New system could provide detailed images — even of soft tissue — from a lightweight, portable device.
MIT Professor Tyler E. Jacks will share the 2005 Paul Marks Prize for Cancer Research awarded by Memorial Sloan-Kettering Cancer Center.
Jacks, who is the director of the Center for Cancer Research and a Howard Hughes Medical Institute (HHMI) investigator, will share the $150,000 award with Scott W. Lowe of Cold Spring Harbor Laboratory and the HHMI; and Jeff Wrana of the University of Toronto and the Samuel Lunenfeld Research Institute.
Jacks was cited for advancing the understanding of the pathogenesis of cancer; Lowe, for studying how genes influence the response to chemotherapy; and Wrana, for his work analyzing the impact of cell-cell communication on tumor development.
The prize, named after Paul A. Marks, president emeritus of Sloan-Kettering, recognizes significant contributions to the basic understanding and treatment of cancer by scientists no more than 45 years old at the time they are nominated. The winners were selected by a committee chaired by Jeffrey M. Friedman, a professor at Rockefeller University and an HHMI investigator.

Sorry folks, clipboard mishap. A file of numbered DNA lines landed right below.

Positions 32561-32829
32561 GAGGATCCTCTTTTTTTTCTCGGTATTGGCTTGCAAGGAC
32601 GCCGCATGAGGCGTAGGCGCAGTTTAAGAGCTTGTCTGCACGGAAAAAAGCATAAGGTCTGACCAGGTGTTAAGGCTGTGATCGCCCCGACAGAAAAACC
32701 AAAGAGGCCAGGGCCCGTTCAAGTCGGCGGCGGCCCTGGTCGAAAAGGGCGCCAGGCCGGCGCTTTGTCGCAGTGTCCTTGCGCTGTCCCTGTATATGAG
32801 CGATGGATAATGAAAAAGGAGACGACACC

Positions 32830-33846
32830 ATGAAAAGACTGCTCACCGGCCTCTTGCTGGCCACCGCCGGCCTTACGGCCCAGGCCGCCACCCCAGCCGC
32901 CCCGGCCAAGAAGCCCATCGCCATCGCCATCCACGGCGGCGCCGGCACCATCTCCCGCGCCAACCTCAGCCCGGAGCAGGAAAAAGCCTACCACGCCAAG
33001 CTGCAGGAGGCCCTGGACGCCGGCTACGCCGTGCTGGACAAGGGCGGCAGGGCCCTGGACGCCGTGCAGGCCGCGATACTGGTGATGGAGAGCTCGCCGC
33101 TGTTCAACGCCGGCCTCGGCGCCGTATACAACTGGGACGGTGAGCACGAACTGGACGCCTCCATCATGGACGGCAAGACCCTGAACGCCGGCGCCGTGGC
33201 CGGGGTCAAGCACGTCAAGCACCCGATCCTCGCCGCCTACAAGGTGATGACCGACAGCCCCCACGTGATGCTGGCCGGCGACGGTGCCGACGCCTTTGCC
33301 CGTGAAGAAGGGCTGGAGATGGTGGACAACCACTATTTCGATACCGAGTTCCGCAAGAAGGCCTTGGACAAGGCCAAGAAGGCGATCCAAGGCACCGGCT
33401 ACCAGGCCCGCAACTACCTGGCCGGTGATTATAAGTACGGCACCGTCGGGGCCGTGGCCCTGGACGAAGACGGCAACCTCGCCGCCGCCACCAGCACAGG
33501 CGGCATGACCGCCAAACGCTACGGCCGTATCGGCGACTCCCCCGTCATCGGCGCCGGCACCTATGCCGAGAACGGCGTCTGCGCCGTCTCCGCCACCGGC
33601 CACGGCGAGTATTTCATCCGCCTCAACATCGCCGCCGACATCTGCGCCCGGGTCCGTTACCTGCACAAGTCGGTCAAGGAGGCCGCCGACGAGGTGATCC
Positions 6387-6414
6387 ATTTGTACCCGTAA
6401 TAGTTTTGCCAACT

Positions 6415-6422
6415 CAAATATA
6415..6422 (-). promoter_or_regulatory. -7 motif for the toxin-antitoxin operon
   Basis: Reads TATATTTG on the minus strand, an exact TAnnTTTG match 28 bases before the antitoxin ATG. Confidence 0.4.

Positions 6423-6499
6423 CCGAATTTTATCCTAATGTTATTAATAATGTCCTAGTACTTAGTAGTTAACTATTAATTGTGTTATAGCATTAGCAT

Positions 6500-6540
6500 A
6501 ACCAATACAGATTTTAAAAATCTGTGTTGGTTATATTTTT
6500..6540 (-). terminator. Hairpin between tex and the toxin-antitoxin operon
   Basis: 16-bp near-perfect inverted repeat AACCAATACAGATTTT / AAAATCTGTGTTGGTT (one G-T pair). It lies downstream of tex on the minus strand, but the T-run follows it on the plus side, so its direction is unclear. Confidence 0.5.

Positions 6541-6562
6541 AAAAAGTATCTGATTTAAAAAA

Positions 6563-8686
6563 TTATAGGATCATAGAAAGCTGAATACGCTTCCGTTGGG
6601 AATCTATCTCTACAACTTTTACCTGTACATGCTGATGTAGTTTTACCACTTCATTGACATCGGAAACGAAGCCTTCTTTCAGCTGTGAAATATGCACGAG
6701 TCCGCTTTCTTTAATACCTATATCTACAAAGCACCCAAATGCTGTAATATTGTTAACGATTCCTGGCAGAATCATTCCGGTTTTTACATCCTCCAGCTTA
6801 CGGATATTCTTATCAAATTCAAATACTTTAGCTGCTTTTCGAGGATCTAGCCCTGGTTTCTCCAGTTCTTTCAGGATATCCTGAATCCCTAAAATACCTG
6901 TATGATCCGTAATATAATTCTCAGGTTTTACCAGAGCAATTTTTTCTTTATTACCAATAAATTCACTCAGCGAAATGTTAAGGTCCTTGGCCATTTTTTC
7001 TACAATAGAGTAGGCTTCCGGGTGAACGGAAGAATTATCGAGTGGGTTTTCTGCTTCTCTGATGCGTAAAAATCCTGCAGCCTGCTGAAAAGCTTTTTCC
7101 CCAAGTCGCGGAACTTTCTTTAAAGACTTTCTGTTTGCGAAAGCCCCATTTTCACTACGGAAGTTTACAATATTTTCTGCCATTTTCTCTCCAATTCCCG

"While still in relatively early stages of their careers, the three winners already are leaders in their respective fields of research," said Friedman. "Each has made significant contributions to our understanding of the genes, signaling pathways and processes that regulate cell proliferation and lead to the formation of tumors, their spread and their response to treatment. The selection committee is confident that these three young scientists will continue to play key roles in cancer research in the future."
This year's winners of the Paul Marks Prizes will be honored at a luncheon on Dec. 1 and will speak about their work at a public symposium held after the luncheon at Memorial Sloan-Kettering Cancer Center in New York.